Personal Finance

“It’s not how much money you make, but how much money you keep, how hard it works for you, and how many generations you keep it for.” – Robert Kiyosaki

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Exemplification is the most effective way to learn about personal finance.

When trying to understand personal finance, it is best to understand what personal finance is NOT.

Many people think that accounting and personal finance are the same, but personal finance is not bookkeeping.

At first glance, they may seem the same; they both have something to do with money. However, the definitions will help us better understand the differences.

Merriam-Webster’s definition of accounting is “the system for recording and summarising business and financial transactions and analyzing, verifying, and reporting the results.”

Based on this definition, we see that accounting is the process of analysing and recording what you have already done with your money.

Therefore, having an accountant is usually not enough when it comes to your personal finances.

Accountants generally do not deal with personal finance (there are some exceptions to this rule). Unless your accountant is also a financial advisor or coach, at the end of the year he or she will probably just look at what you’ve been doing with your money and provide you with a report of their analysis.

This report is usually your tax return; it shows what you owe the government or what the government owes you.

Rarely does an accountant provide a person with a balance sheet, income statement, or statement of assets; all of which are extremely useful tools for effectively managing your personal finances.

Personal Finance looks at your finances from a more proactive and goal-oriented perspective. This gives the accountant something to record, verify, and analyze. Personal Financing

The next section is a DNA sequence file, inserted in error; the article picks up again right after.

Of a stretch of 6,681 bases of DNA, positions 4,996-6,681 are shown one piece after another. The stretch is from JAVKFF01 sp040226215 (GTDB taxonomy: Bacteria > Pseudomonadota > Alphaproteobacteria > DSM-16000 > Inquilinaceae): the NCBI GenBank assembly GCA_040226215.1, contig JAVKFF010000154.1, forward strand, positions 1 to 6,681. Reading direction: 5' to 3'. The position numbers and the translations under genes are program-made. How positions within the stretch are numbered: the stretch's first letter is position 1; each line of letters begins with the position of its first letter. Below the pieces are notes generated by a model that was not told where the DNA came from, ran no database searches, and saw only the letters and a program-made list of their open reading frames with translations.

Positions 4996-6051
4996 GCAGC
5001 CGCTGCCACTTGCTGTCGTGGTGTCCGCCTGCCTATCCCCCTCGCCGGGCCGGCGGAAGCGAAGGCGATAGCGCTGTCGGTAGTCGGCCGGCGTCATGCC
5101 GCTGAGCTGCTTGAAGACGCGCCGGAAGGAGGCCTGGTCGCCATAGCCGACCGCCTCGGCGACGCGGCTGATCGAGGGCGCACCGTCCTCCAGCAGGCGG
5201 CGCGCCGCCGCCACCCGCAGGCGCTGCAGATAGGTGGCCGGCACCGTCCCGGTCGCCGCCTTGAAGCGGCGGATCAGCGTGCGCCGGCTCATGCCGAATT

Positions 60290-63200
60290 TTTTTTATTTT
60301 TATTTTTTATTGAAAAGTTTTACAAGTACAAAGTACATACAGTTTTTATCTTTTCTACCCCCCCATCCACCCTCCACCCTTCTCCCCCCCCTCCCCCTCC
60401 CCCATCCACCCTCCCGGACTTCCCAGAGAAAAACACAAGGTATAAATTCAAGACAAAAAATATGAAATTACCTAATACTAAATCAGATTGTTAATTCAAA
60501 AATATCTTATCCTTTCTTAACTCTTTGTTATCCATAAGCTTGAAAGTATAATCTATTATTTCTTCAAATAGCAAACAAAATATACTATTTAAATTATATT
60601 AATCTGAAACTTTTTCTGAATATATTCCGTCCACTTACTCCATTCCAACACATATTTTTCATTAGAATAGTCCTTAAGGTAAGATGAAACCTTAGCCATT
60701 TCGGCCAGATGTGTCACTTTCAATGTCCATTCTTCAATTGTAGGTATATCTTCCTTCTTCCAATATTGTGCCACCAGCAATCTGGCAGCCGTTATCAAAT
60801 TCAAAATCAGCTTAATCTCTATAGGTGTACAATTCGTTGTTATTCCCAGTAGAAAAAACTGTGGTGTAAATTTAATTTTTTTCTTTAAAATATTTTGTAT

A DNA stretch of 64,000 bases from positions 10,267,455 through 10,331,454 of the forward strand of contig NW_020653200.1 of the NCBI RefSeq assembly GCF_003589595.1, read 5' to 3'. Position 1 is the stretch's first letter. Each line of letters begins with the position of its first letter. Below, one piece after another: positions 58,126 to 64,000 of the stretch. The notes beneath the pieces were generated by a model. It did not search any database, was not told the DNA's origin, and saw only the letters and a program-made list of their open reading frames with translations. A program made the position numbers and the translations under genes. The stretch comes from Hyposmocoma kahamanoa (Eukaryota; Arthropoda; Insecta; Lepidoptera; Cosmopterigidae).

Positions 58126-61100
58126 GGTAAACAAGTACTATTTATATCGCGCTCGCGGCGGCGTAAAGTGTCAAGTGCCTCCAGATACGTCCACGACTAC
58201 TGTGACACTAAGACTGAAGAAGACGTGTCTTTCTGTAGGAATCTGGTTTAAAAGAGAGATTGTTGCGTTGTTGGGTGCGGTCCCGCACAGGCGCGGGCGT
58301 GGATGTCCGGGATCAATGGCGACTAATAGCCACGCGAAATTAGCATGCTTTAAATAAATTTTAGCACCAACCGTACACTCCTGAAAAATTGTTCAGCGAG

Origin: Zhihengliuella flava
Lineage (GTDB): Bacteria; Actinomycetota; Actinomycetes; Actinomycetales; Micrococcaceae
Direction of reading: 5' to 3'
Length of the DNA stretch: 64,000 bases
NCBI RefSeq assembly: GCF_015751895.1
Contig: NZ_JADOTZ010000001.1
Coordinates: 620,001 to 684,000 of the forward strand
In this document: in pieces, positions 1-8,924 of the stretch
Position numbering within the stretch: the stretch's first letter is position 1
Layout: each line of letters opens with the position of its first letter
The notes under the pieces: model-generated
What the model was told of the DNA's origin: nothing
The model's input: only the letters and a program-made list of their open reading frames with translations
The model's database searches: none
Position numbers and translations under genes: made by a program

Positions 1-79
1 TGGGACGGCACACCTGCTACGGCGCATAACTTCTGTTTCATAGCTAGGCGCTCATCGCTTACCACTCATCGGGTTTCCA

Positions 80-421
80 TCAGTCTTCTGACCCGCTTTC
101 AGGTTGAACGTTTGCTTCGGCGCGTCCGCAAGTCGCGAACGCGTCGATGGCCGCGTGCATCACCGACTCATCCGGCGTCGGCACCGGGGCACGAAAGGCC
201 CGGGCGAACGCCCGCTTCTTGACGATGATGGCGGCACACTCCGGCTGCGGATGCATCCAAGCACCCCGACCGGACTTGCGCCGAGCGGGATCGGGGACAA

and Public Finance All three involve generating budgets and managing funds for optimal results.

Personal Finance Simplified

By understanding the definition of “finance,” we can break down our “personal finance” into 3 simple activities: –

1. The process of raising funds or capital for any kind of expenditure equals generating an income.

A company makes money by selling its products and services. This is referred to as “revenue” or “revenue”. Investing some of your money can also help you make more money.

A person gets money through a job or a small business (self-employment, sole proprietorship, network marketing, or other small business). The money that comes in can be a salary, an hourly wage, or a commission and is also known as income.

A government gets money through the taxes we pay. This is one of the main ways the government generates revenue, which is then used to build infrastructure such as roads, bridges, schools, hospitals, etc. for our cities.

2. Using our money to make purchases equals spending money.

How much we spend in relation to how much we earn makes the difference between optimal results in our personal finances. Making good spending decisions is critical to achieving financial wealth, no matter how much you make.

3. Obtaining the best results = retaining as much of our money as possible

It’s not how much you MAKE that matters-it’s how much you LOVE that really matters when it comes to your personal finances.

This is the part of personal finance that pretty much everyone finds the most challenging.

Often times, people with high incomes (six figures or more) also tend to spend just as much (or more), meaning they put themselves in debt and that debt starts to build up interest. Before long, that debt can begin to grow exponentially, destroying any hope they might have had of acquiring wealth.

Personal finance made easy

Personal finance doesn’t have to be complicated if you keep this simple formula in mind:

What You Keep = Income – Expenses

For optimal results, simply earn more than you spend and spend less than you earn. This leaves more for you and your family!

If you don’t actively work towards optimal results, you will get less than optimal results by default.

It really is that simple!

Now that you understand personal finance and what to do, the next step is to learn how to do it!

The best way to get started is by following these 3 simple steps:-

1. Know what you want to achieve: “If you don’t know where you’re going, any road will take you there” has become a very popular quote, probably because it’s so true. One of the habits Stephen Covey highlights in his book “7 Habits of Highly Successful People” is to always start with the end in mind. Knowing where you want to go will be a big help in making sure you get there.

Have a plan that you can follow to achieve your goals. Knowing how you are going to achieve your goals in a step-by-step plan is invaluable. Sometimes this is easier with the help of an advisor or a financial coach.

3. Utilize tools and resources: These will assist you in sticking to your plan and not becoming distracted by the things in life that can limit our income and cause us to spend more than we should.Don’t try to work it all out in your head! You will end up with a huge headache and your finances will become one giant dark fog!